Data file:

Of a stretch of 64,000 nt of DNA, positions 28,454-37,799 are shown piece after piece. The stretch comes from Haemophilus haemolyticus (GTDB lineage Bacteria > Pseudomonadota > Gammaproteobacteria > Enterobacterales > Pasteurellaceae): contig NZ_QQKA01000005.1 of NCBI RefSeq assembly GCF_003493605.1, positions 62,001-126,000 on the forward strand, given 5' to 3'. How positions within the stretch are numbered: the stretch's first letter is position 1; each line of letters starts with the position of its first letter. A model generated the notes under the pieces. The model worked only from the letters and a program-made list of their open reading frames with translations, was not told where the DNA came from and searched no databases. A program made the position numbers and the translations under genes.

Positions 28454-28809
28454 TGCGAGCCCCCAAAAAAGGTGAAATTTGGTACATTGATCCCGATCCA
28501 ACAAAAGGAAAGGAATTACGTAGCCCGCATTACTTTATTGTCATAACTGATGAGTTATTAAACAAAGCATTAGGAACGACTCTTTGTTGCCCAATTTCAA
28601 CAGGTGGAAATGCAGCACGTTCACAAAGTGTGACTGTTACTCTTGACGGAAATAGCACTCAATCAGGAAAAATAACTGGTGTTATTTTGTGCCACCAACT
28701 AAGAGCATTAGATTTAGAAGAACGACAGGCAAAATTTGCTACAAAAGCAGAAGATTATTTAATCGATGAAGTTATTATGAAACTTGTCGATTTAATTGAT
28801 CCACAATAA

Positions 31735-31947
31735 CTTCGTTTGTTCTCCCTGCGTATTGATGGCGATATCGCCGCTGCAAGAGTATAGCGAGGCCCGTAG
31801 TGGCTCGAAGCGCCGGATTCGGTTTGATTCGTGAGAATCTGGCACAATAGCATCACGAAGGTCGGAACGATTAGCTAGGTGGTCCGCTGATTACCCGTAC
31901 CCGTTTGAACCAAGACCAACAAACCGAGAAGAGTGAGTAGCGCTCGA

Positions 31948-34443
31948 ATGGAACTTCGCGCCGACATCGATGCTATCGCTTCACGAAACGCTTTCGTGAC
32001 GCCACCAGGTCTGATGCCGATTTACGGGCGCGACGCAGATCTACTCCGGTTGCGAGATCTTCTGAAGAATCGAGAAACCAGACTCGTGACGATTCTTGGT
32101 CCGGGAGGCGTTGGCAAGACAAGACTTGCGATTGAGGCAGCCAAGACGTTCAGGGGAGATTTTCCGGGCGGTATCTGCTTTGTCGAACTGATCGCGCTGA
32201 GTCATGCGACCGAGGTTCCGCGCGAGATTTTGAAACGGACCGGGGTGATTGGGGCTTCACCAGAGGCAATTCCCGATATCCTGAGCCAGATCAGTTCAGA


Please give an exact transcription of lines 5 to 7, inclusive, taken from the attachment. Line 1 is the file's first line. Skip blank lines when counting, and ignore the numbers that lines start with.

28601 CAGGTGGAAATGCAGCACGTTCACAAAGTGTGACTGTTACTCTTGACGGAAATAGCACTCAATCAGGAAAAATAACTGGTGTTATTTTGTGCCACCAACT
28701 AAGAGCATTAGATTTAGAAGAACGACAGGCAAAATTTGCTACAAAAGCAGAAGATTATTTAATCGATGAAGTTATTATGAAACTTGTCGATTTAATTGAT
28801 CCACAATAA